“Once someone tries a real extra virgin olive oil
– an adult or a child, anybody with taste buds –
they’ll never go back to the fake kind.
It’s distinctive, complex, the freshest thing you’ve ever eaten.”
~ Tom Mueller, author of Extra Virginity
When Labels Lie
When you start eating for your health, you begin to watch labels closely. But what happens when the labels aren’t telling the truth?
Olive oil fraud has become so rampant that an entire book has been written about it. Why has it become such a problem? Because extra virgin olive oil is big business. Touted for its health benefits in both mainstream America and the healing diets featured on this website, US consumers can’t get enough of it. And therein lies the problem. There isn’t enough to go around, yet suppliers don’t want to miss a potential profit. Although standards exist for what “extra virgin” is supposed to mean, there are no teeth behind those standards, so producers can slip other oil into the bottle, slap on the coveted label, and sell fake oil quite easily to unsuspecting consumers.
First, it might help to know what extra virgin is supposed to mean. This is the highest quality and most expensive olive oil classification. The oil is mechanically pressed from the olives, without any heat or chemistry applied. In order to claim this label, the oil is supposed to meet both a chemistry standard and a sensory one, established by the International Olive Council and the USDA. The oil should have zero defects and greater than zero fruitiness. However, neither the IOC nor the USDA enforce these standards, so basically, it’s an honor game. Oh, the world would be a wonderful place if everyone was honorable.
When a dishonorable company doesn’t have enough oil to meet this standard and wants to commit a little fraud, what do they do? The most common deception is to mix it with a lower standard olive oil, but some producers take it even further and mix in a variety of neutral-tasting refined oils, such as soy and canola. If you’re on a healing diet, you’re meant to avoid both of those oils, so it’s upsetting to realize you might be consuming them unknowingly.
Testing for Truth in Labeling:
In September 2012, Consumer Reports published its results from testing 23 olive oils from Italy, Spain and California, and only 9 passed the test as actually being extra virgin olive oil, as claimed on the label. Two that failed? Bertolli and Goya. Two that passed? McEvoy Ranch and Trader Joe’s California Estate.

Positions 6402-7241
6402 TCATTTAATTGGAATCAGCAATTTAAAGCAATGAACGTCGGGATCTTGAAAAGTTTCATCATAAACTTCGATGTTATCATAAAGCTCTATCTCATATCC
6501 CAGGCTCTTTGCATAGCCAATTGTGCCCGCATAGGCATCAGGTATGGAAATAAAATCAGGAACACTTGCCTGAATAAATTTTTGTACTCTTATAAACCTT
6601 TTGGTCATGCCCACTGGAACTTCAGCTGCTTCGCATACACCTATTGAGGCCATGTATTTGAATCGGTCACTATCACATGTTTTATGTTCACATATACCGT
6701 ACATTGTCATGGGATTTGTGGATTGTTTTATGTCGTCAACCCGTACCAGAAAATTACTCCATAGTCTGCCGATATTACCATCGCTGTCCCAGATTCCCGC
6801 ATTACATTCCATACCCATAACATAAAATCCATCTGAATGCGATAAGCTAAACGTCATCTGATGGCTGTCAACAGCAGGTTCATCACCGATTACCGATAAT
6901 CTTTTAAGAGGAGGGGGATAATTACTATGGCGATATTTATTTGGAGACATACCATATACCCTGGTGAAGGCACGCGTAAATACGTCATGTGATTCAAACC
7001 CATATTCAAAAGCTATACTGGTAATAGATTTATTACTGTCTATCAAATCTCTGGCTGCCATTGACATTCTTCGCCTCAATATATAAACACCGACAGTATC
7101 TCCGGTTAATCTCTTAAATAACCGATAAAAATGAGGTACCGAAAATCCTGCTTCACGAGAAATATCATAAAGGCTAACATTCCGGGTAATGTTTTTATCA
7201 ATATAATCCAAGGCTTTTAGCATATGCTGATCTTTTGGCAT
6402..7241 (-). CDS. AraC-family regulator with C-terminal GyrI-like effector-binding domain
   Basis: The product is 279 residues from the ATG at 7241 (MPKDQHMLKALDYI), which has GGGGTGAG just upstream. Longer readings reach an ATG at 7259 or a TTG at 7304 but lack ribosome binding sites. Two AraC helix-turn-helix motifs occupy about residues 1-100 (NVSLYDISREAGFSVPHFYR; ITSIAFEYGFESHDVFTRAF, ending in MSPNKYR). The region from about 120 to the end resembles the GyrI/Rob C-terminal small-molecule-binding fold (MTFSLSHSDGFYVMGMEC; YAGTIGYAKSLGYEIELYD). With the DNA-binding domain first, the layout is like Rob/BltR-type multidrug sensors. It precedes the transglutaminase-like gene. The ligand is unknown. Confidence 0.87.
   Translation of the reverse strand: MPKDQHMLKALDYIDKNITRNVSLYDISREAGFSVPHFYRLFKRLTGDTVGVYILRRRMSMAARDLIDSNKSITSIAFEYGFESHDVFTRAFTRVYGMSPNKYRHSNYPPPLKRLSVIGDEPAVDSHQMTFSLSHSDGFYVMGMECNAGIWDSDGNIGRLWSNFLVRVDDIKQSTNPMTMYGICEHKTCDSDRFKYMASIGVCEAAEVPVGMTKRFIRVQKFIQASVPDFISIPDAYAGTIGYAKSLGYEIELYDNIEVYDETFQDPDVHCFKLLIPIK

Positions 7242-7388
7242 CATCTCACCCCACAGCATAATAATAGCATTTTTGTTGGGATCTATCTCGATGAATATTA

This isn’t the first time bottles of “extra virgin” olive oil failed such a test. The University of California at Davis have become experts in the field of olive oil testing.
- In 2012, they tested 21 olive oil samples from vendors who supply restaurants. 60% of those labeled extra virgin failed to pass the sensory test. Chemistry analysis revealed that two of the olive oil samples were actually part canola (a much cheaper oil to produce, with none of the taste or health benefits of olive oil.)
- In 2010 and 2011, they tested numerous samples of the most popular brands sold in grocery stores. 69% of the imported olive oil and 10% of the California olive oil failed the sensory criteria for extra virgin, and 23 percent of the imported oil failed the chemical test. Some of the brands that failed were Pompeian, Filippo Berio, Bertolli, Star, Colavita, Newman’s Own Organic and Rachael Ray. Those that passed with perfect scores on both tests? California Olive Ranch, Cobram Estate, Kirkland Organic, Corto Olive, McEvoy Ranch Organic and Lucero.
So, how do you know if your olive oil is real?
- You can buy the brands that passed the tests in the studies above, and avoid those that failed. The catch here is counting on those results to remain consistent over time. Most olive oil brands aren’t olive oil farmers. That means they purchase their oil from suppliers, trusting they’re getting what they pay for (a trust which is often misplaced.)
- There are voluntary inspection agencies that reputable brands can use to prove their olive oil is truly extra virgin. One such agency is the California Olive Oil Council (COOC). The USDA now offers this service as well. Look for these seals on the bottles.